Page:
I was under the impression that, at the PC level, hardware-specific coding was a thing of the past, and that everything is done at higher level languages. Er, well, higher than assembly, at the least.
    Witness the evident performance difference between Intel and AMD on Win 11.
    Reply
  • InvalidError
    King_V said:
    I was under the impression that, at the PC level, hardware-specific coding was a thing of the past, and that everything is done at higher level languages.
    If you are writing cross-platform stuff using binary structures for storage and networking, the onus has always been and still is on you / the programmer to ensure consistent byte ordering and structure sizes between platforms.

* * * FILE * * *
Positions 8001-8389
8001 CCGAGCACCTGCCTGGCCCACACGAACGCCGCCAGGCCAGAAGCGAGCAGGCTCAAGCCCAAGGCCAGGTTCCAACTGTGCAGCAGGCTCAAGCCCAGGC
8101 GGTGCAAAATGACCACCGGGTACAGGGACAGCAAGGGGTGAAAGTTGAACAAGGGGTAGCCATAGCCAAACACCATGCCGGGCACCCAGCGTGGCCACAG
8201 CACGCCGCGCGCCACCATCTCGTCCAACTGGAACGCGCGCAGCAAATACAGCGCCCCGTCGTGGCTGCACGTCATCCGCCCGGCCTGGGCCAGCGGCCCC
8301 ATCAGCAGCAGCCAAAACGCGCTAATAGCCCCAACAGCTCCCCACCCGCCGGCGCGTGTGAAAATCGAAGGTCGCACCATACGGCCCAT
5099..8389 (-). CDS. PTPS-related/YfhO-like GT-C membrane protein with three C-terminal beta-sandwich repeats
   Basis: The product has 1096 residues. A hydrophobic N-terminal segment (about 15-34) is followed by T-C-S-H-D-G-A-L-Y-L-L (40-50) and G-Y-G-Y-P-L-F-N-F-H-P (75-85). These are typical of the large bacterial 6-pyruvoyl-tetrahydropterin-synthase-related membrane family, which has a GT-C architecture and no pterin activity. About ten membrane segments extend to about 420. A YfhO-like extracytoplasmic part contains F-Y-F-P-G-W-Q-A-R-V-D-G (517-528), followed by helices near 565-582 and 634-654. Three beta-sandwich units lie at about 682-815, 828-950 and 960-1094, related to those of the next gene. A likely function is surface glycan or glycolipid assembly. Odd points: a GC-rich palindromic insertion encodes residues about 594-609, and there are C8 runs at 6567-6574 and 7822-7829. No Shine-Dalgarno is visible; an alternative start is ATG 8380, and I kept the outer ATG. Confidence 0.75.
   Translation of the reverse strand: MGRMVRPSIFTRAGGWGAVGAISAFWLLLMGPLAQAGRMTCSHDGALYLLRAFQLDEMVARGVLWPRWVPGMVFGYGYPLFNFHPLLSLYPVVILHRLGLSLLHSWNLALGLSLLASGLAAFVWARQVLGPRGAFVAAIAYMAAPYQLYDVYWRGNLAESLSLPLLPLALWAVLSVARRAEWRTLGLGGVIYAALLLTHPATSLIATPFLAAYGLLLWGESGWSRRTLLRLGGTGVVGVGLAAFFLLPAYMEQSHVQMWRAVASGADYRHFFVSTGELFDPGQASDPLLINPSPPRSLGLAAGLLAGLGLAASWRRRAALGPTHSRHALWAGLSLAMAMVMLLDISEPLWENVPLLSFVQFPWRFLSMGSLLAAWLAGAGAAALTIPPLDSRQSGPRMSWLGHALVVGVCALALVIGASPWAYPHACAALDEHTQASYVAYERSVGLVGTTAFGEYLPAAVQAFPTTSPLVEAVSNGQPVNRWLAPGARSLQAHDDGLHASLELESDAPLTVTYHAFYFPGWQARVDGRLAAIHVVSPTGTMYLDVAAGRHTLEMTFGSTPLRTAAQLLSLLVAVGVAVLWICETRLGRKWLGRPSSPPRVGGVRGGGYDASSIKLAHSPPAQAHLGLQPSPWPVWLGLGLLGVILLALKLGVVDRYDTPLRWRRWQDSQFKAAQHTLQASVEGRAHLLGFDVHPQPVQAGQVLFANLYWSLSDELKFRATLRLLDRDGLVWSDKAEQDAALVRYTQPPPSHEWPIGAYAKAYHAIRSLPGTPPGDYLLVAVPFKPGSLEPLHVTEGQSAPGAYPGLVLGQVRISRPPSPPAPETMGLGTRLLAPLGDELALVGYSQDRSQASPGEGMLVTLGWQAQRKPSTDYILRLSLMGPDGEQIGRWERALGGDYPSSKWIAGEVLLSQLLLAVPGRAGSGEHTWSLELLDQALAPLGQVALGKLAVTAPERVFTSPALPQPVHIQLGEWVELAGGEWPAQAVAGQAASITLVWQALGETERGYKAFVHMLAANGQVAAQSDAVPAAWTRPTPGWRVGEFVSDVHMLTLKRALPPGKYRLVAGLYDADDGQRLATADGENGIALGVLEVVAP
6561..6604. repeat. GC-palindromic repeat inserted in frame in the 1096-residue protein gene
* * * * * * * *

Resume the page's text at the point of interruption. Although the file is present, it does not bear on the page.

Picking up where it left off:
Reply
  • Nolonar
    spongiemaster said:
    Uh huh. Should coincide with the inevitable Linux on the desktop take over we have been hearing about for over 20 years.
    Given what Apple has achieved with the M1 (Pro/Max), I don't think this is as unlikely as Linux dominating the PC market.
    Reply
  • maik80
    They're going to steal Apple's technology through Nuvia, and Apple has already said that if it violates any of its designers they'll take it to court.
    Reply